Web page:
Why are we not surprised?  The bill now goes to the Assembly, in which the ideologically pure (sort of) and constitutionally correct (rarely) will have a whack at the funding for Governor Sandoval’s budget.

“The scariest prospect is that with a third of the session left, the biggest issue before the state has been left in the hands of a body populated by some GOP members who don’t understand policy, who don’t live on the same planet the rest of us do and who are the most embarrassing legislators the state has ever seen.” [Ralston/RGJ]

For those keeping score, Steve Sebelius provided a handy list of the good, the bad, the ugly, and the almost comprehensible measures before said Assembled Wisdom this season. It’s a handy reference.  … Which gets us to the Something For Nothing Crowd.

Consider this release from the Assembly Policy Committee, and its spokesperson Assemblywoman Michele Fiore (R-Bundyville):

“With all due respect, much of the governor’s proposal is based on the mistaken idea that the way to fix public education in Nevada is to pump more taxpayer dollars into the existing failed system rather than dramatically reforming that system and providing far more school choice to Nevada parents, including the financial assistance necessary to exercise that choice for low-to-moderate income families.

“That said, the unemployment rate in Nevada remains, as Bill Anderson of the Department of Employment, Training and Rehabilitation put it last week, ‘stubbornly high’ at 7.1 percent.  As such, the last thing the Legislature should be doing is taking money out of the private sector, where it’s needed to create jobs, and transferring it to the public sector so that government can continue to spend beyond its means.

“Conservatives in the Nevada State Assembly cannot and will not support  SB252 as passed out of the Senate today.”

Let us Parse. First, nothing good ever happens after someone begins with “with all due respect.”  Thence to the heart of the matter – the old privatization refrain, which goes back to the 1874 Kalamazoo Case.

“Kalamazoo Union High School, which many believed to be a necessity for bridging the gap from common school to university, operated with some minor opposition, until 1873. In January of that year, three prominent Kalamazoo property owners filed a suit intended to prevent the school board from funding the high school with tax money. They argued that the 1859 state law had been violated when the high school was established without a vote of the taxpayers. Charles E. Stuart, a former United States Senator from Michigan, along with Theodore P. Sheldon and Henry Brees, initiated the suit. At the time, it was believed to be a “friendly” suit intended to settle the issue legally in favor of the school. However, Stuart’s comments to the Kalamazoo Board of Education years after the suit had been settled, suggest that he and his companions sincerely resented the tax burden that the public high school placed on them. Stuart, like many others of his time, believed that a common school education was sufficient for anyone, and anything beyond that should be paid for privately.” [KPL]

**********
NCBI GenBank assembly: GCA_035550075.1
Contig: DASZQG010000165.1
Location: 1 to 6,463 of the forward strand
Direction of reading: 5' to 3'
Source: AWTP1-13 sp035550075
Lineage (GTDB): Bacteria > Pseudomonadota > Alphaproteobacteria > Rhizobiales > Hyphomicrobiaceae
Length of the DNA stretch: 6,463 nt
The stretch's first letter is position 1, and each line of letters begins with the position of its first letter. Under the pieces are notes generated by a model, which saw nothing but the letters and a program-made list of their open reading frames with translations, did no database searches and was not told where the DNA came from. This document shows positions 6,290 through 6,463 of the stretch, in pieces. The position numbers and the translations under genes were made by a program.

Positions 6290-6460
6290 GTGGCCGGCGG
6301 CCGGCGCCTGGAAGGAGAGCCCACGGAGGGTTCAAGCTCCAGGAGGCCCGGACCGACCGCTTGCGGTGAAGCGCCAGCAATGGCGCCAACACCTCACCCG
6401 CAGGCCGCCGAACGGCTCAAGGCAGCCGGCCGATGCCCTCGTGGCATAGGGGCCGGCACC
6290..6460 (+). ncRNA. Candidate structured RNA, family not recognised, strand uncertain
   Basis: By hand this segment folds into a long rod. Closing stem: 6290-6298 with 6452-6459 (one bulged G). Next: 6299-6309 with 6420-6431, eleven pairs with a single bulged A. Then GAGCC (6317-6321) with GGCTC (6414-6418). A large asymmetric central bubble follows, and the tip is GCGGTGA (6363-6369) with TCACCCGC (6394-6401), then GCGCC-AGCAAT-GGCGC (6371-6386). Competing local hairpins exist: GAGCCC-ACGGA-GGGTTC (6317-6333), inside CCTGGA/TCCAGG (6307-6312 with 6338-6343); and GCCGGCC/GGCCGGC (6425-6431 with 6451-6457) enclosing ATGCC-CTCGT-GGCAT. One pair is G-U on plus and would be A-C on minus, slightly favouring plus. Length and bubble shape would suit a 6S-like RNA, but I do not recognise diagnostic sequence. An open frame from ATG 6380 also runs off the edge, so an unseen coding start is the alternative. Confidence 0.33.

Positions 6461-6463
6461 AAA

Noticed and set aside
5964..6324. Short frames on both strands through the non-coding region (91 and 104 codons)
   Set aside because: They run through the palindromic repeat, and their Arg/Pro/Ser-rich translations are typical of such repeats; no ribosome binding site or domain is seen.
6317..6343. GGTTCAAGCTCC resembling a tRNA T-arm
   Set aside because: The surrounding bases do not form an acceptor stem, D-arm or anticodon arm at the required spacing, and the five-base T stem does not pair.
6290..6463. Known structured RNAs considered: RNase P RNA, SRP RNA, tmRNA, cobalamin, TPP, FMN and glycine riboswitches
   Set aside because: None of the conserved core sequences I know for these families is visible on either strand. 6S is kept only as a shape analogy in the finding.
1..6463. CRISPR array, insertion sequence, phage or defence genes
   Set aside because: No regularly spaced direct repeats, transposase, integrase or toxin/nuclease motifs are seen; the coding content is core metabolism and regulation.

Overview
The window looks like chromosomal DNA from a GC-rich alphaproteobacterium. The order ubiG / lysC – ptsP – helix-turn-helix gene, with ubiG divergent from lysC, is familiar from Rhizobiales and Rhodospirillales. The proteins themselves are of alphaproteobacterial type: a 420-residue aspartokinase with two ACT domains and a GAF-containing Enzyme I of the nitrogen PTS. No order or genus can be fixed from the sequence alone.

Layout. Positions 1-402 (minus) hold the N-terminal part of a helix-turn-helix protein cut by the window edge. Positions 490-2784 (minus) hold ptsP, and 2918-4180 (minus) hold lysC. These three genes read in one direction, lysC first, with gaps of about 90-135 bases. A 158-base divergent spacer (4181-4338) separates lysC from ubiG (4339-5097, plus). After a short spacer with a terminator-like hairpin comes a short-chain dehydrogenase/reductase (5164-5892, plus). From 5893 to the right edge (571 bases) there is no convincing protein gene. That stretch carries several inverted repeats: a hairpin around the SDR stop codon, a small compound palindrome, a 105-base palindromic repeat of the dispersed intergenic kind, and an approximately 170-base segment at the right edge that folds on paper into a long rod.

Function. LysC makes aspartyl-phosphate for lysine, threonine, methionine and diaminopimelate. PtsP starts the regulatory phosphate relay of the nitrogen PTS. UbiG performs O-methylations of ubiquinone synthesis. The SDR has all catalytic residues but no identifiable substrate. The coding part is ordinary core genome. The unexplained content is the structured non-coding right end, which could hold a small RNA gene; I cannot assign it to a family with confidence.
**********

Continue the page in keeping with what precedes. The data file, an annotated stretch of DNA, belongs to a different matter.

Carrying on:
The School Board prevailed in the 1874 litigation, and thus we have public funding for education k-12. [MLive]  The fact that if a school board is charged with administering a k-12 system then it must have the funding to do so raises the second portion of the argument – the part concerning the level of that financial support.

Enter the Something For Nothing Crowd.  What else explains the phrase: “fix public education in Nevada is to pump more taxpayer dollars into the existing failed system rather than dramatically reforming…?” This statement assumes (1) the current level of funding is adequate, or perhaps less is necessary; (2) the schools are failing with the present level of funding and therefore no additional funding is desireable; and, (3) the system needs to be “fixed.”

None of these assumptions can be asserted without challenge.  The first problem is the general issue of the Disappearing Dollars often cited by conservatives. The notion of “pumping in” dollars infers that the dollars are a measure of educational support in themselves.  The concept is a great leap to a highly ideologically framed conclusion.  No. money doesn’t solve educational issues but it does purchase: The services of highly qualified personnel, specialists, aides and assistants, and administrators; school physical facilities, books, libraries, equipment, supplies, etc. 

It’s difficult to avoid the conclusion that the Something For Nothing Crowd is channeling the spirit of Charles E. Stuart from the 19th century – if a family wants a better education for their children they should pay for it themselves.  Witness: “dramatically reforming that system and providing far more school choice to Nevada parents, including the financial assistance necessary to exercise that choice for low-to-moderate income families.”   The translation is fairly simple.  School choice equates to a voucher system for attendance at private schools. and “far more schools” usually equates to the establishment of private charter operations.